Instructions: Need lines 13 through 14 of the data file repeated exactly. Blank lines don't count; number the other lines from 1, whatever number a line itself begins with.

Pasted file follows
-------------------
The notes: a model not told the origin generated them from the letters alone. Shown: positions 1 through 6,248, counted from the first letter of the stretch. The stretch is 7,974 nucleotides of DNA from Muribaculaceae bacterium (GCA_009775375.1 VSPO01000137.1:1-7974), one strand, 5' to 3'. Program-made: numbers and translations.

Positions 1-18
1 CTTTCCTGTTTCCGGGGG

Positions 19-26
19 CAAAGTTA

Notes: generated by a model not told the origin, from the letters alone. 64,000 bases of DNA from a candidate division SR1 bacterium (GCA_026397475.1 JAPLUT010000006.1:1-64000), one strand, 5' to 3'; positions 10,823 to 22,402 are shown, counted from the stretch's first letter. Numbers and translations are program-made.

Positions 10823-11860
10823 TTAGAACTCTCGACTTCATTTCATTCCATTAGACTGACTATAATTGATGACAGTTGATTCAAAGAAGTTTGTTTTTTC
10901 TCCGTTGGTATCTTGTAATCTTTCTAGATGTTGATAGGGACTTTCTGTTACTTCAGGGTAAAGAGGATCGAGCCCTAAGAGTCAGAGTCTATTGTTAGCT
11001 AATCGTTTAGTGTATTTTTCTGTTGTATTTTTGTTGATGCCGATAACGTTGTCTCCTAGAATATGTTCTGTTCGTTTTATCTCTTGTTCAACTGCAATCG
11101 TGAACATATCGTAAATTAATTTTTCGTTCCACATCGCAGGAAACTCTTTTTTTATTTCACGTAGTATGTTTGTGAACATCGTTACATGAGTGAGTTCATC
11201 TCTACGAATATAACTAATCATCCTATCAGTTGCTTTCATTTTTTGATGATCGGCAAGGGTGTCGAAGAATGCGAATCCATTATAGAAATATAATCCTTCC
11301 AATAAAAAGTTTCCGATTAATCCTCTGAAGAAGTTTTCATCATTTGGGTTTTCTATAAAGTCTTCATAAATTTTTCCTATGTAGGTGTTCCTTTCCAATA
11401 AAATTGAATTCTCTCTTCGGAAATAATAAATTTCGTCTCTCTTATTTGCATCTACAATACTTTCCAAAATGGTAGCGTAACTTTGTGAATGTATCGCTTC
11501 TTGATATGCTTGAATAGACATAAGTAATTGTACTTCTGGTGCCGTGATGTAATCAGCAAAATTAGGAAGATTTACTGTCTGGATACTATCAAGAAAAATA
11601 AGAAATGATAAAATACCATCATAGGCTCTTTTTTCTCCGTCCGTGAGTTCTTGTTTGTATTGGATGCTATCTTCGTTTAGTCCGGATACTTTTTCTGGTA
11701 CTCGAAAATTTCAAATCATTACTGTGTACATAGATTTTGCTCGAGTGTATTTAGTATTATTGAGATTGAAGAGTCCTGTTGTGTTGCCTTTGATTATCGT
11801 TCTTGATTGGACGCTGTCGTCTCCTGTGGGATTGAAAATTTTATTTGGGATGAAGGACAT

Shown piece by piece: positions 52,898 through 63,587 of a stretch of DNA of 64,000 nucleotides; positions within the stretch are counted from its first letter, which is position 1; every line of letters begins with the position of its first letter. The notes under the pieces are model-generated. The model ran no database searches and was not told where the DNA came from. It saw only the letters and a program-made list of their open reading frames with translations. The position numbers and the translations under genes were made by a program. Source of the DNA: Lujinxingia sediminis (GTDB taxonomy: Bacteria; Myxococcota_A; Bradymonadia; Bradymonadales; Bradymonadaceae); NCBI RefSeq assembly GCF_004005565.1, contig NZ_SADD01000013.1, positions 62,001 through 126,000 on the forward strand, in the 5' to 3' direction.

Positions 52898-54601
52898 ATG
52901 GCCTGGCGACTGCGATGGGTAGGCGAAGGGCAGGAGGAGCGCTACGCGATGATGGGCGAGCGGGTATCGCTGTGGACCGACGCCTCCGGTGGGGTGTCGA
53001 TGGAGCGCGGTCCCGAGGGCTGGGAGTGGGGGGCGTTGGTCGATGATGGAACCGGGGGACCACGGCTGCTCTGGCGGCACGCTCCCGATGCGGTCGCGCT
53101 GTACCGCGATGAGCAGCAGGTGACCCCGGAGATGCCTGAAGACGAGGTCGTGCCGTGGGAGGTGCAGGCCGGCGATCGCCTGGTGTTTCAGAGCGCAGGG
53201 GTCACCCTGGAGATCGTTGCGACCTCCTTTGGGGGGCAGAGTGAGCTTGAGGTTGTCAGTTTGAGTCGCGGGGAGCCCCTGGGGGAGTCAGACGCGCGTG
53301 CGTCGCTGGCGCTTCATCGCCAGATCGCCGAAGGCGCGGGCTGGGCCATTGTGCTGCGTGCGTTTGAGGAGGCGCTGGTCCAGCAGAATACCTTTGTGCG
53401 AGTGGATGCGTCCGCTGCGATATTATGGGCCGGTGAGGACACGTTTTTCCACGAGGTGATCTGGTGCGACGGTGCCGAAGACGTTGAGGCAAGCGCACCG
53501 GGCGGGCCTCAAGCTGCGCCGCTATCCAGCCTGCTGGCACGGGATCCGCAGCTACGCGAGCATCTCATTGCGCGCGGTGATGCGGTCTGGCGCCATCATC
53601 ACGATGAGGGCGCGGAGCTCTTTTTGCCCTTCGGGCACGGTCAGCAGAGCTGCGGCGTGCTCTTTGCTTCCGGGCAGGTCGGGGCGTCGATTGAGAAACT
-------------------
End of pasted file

11301 AATAAAAAGTTTCCGATTAATCCTCTGAAGAAGTTTTCATCATTTGGGTTTTCTATAAAGTCTTCATAAATTTTTCCTATGTAGGTGTTCCTTTCCAATA
11401 AAATTGAATTCTCTCTTCGGAAATAATAAATTTCGTCTCTCTTATTTGCATCTACAATACTTTCCAAAATGGTAGCGTAACTTTGTGAATGTATCGCTTC